Search Results: naval oops moments (24)

A Brief History On March 17, 1891, a civilian ocean liner, the steamship SS Utopia of the Anchor Line ran into the moored battleship, HMS Anson in Gibraltar Bay, causing the ill-fated steamer to sink taking 562 of the 880 passengers to Davy Jones Locker!  We have frequently written about naval and maritime disasters, and today we include another one of those times a ship’s captain would love to have a “do over.” Digging Deeper As stated above, the British battleship HMS Anson (the 6th Royal Navy ship to bear the name, but not the last!) was anchored in Gibraltar…

A Brief History On July 3, 1988, the guided missile cruiser USS Vincennes defended itself against an attacking Iranian fighter bomber by firing 2 ship to air missiles.  The “attacking” jet was struck and shot down, but it turned out to be Iran Air Flight 655, an Airbus 300 carrying 290 people (civilians).  Sometimes when naval men make mistakes, people die.  Sometimes, the mistake is extremely expensive, or just highly embarrassing.  Here we list 10 of those moments when the naval brass would love to have a “do over.”   Digging Deeper 10. RAF Sinks Cap Arcona, et al, 1945. In spite of…

A Brief History On May 11, 2020, CNN and other news agencies reported the Iranian Navy while conducting exercises in the Gulf of Oman accidentally killed 19 of their own sailors and wounded another 15.  As we have reported many times in the past, Naval Oops Moments seem to be without any limit, with no navy in the world immune from catastrophic blunders.  We have also reported on incidents concerning so called “friendly fire,” when your own people accidentally shoot, blow up or target their own comrades or equipment.  Sometimes both of these military mishaps come together and combine into…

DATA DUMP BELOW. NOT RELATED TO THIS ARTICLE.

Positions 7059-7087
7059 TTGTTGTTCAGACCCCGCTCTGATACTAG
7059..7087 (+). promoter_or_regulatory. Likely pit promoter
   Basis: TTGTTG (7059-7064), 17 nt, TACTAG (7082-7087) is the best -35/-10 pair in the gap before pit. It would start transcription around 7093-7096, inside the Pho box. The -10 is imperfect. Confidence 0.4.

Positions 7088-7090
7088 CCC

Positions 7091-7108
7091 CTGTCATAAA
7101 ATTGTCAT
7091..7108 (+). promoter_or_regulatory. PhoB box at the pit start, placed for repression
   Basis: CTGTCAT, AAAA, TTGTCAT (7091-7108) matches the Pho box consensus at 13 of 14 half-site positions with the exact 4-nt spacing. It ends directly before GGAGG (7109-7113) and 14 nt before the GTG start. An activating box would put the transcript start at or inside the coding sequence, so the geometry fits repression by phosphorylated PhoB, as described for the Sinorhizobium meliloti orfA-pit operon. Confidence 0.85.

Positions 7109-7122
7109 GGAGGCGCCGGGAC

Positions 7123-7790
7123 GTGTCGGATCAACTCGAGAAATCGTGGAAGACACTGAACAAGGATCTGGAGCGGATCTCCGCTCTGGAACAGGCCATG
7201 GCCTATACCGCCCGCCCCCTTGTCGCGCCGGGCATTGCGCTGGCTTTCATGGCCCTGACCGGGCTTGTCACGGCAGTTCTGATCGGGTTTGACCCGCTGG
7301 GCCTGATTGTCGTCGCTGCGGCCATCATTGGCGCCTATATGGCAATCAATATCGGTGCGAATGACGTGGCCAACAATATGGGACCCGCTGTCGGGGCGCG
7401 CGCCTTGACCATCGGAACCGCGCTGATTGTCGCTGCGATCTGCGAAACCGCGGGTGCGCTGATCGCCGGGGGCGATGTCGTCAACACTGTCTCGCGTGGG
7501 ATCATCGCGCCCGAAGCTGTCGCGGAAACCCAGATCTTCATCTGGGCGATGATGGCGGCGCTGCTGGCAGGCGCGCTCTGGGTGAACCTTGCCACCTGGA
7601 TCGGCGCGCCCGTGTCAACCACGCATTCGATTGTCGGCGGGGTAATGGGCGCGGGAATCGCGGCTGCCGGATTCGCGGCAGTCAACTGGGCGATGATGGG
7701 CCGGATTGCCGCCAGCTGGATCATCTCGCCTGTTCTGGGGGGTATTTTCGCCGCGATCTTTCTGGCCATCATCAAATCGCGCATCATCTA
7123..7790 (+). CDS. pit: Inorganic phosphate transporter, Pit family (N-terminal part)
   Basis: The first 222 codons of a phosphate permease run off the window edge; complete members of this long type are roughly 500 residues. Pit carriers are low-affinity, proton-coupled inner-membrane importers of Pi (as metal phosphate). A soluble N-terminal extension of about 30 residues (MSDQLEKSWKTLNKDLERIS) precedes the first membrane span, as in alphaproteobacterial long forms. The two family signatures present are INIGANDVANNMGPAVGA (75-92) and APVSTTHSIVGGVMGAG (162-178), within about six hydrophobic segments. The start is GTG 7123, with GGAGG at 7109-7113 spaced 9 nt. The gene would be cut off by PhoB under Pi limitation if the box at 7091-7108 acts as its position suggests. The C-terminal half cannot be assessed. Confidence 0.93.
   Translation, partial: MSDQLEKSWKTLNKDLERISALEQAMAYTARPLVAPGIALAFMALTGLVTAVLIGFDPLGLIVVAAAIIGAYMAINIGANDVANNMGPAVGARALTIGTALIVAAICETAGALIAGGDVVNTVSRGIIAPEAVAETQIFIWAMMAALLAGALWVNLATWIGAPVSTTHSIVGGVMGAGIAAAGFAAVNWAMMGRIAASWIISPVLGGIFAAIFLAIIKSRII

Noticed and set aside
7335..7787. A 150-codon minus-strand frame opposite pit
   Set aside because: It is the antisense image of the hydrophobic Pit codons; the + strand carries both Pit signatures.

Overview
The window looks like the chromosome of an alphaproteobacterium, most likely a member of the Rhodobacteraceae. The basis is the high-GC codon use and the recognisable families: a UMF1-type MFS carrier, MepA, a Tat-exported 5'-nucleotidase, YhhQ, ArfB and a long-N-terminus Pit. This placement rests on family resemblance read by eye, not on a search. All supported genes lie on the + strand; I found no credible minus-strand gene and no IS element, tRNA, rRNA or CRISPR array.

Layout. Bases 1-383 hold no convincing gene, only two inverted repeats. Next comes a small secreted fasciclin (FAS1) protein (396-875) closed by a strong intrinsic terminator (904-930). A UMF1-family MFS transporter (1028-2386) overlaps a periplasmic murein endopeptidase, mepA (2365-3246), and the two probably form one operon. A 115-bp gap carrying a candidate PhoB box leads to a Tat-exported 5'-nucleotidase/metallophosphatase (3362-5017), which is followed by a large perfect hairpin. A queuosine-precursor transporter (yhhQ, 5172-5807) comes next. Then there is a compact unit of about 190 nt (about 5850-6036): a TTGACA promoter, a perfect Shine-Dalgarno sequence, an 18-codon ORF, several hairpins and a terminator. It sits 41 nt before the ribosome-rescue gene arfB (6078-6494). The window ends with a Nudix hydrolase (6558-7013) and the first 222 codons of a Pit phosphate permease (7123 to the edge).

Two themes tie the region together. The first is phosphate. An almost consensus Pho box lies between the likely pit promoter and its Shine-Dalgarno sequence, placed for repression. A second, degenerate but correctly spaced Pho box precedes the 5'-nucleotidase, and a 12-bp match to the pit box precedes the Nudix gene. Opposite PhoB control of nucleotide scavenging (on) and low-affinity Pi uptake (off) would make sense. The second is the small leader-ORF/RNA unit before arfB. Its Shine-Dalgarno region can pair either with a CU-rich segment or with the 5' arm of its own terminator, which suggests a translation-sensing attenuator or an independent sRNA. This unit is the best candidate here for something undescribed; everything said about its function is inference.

A Brief History On April 19, 1989, one of those naval oops moments we keep writing about occurred, and this particular one had catastrophic consequences for the history of the battleship.  The Iowa class battleships (Iowa, Missouri, Wisconsin and New Jersey) produced by the US during World War II were the epitome of the type, combining the most effective combination of firepower, armor protection, speed and endurance of any of the ships of their kind. Digging Deeper The Iowa, lead ship of the greatest class of battleship ever produced, suffered an enormous explosion in the Number 2 turret when the…

A Brief History On February 28, 1844, a steam powered, sail and propeller (screw) driven US Navy corvette, the USS Princeton, one of the newest and most modern ships in America’s fleet, was sailing on the Potomac River with a large retinue of US Government officials aboard including the President of the United States when she experienced one of those terrible maritime experiences we at History and Headlines call a “Naval Oops Moment.”  Yes, yet another in a long line of ignominious incidents involving incredibly inane ideas and infamy that we have touched upon on several previous articles.  (As noted…

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